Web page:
Publication

  • Is the World Urban? Towards a Critique of Geospatial Ideology
    Neil Brenner and Nikos Katsikis
    Authors
    Actar Publishers, 2017
  • GRANTEE
    Neil Brenner & Nikos Katsikis
    GRANT YEAR
    2016

Brenner and Katsikis, Nighttime Lights and Population Density in North Dakota, 2016. Copyright: the artists.

This book builds upon theories of planetary urbanization to evaluate the limits and potentials of remotely sensed data and other forms of geospatial information as a basis for mapping urbanization processes. Against the prevalent trend towards cartographic positivism, in which such data are presented as neutral, photographic "captures" of ground conditions, our analysis reveals the hidden, pre-empirical interpretive assumptions that mediate the construction of geospatial maps. The book offers, first, an accessible overview of the main sources of geospatial data on urbanization, the technical procedures through which they are constructed, and the underlying metageographical assumptions upon which they are based. Second, on this basis, a theory-driven approach is proposed to interpret the effects of geospatial data on urbanization. Building upon this ongoing work on planetary urbanization, the project presents new metageographical frameworks for visualizing the worldwide urban fabric, including through the theoretically reflexive application of geospatial data.

Neil Brenner is professor of urban theory at Harvard University’s Graduate School of Design. His most recent books are Critique of Urbanization: Selected Essays (Bauwelt Fundamente/Birkhäuser, 2016) and the edited collection Implosions/Explosions: Towards a Study of Planetary Urbanization (Jovis, 2014). His previous books include New State Spaces (Oxford University Press, 2004) and several volumes on the need for a critical approach to urban questions, including Cities for People, Not for Profit, coedited with M. Mayer and P. Marcuse (Routledge, 2011), and Spaces of Neoliberalism, coedited with N. Theodore (Blackwell, 2002). Brenner directs the Urban Theory Lab at the Graduate School of Design, a research group that uses the tools of critical urban theory, geopolitical economy, and radical cartography to decipher emergent patterns of urbanization.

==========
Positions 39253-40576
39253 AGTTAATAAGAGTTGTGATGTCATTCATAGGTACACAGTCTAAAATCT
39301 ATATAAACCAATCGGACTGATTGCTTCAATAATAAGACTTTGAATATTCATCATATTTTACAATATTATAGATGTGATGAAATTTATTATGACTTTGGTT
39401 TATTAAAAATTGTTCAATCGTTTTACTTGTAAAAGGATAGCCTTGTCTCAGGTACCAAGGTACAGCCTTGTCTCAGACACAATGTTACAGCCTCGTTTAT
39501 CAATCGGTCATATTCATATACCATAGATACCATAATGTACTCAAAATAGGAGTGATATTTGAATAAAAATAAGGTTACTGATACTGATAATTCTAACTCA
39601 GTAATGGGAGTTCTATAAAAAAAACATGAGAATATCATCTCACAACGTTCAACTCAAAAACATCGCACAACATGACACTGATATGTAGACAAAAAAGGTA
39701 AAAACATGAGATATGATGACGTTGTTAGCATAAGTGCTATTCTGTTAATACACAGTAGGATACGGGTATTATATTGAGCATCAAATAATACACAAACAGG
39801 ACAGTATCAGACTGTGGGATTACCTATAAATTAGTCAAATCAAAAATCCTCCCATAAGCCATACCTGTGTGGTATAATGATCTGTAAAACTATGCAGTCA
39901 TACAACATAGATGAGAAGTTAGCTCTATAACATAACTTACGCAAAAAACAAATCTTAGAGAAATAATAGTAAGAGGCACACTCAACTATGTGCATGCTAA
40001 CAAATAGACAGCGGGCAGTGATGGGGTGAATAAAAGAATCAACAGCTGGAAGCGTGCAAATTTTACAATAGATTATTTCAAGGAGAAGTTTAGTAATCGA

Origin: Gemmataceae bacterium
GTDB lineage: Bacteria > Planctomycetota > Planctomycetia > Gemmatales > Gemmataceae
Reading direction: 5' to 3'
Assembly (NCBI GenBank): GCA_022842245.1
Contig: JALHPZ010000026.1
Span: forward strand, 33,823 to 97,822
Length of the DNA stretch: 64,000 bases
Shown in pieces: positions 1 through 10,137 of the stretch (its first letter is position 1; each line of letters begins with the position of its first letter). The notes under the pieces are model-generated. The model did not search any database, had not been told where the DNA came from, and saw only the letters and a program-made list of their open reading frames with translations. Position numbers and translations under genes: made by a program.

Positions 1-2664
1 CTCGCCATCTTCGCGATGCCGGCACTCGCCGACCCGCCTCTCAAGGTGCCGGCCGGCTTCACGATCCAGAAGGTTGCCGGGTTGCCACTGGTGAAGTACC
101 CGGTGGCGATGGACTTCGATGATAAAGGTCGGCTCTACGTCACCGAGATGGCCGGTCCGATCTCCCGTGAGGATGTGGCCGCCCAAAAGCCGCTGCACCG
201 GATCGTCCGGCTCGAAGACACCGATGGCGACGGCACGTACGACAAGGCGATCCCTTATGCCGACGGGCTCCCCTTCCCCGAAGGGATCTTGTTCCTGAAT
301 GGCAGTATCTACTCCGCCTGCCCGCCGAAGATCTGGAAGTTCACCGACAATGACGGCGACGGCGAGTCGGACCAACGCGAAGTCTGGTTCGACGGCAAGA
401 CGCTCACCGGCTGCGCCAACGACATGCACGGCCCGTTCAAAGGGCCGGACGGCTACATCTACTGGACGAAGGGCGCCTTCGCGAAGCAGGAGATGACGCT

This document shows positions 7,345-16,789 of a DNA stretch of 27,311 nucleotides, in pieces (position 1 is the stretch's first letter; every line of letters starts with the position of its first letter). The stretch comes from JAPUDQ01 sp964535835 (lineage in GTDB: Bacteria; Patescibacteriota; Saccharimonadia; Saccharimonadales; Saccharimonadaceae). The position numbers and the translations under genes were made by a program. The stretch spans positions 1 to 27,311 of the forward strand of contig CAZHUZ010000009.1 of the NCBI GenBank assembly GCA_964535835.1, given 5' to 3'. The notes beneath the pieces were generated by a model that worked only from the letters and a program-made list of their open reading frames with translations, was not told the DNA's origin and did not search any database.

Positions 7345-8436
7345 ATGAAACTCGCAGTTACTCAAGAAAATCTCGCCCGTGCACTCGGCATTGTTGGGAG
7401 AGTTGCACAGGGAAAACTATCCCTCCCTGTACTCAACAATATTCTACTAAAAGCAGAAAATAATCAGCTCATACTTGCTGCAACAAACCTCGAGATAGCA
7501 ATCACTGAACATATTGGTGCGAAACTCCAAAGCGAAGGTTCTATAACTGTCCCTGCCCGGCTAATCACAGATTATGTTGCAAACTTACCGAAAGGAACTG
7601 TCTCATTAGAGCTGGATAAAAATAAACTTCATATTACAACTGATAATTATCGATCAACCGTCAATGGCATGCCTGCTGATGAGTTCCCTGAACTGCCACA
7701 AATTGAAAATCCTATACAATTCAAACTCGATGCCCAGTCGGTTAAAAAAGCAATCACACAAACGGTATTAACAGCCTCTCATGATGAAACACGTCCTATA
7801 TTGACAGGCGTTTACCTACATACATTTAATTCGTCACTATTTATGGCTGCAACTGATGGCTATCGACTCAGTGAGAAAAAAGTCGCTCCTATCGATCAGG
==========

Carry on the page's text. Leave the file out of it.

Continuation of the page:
Nikos Katsikis is an architect and urbanist working at the intersection of urbanization theory, design and geospatial analysis. He holds a DDes from the Harvard’s Graduate School of Design, where he is also research associate in the Urban Theory Lab, and where he has also served as an instructor in urban planning and design (2014–15). He is on the editorial board of New Geographies and served as coeditor of New Geographies 06: Grounding Metabolism (Harvard University Press, 2014). He previously worked as a teaching fellow and research associate at the GSD and the National Technical University Athens. He received a professional degree in architecture with highest distinction (2006) and a master’s degree in architecture and spatial design (2009) from the National Technical University of Athens. His recent work includes contributions in MONU (2014) and Implosions/Explosions: Towards a Study of Planetary Urbanization (Jovis, 2014).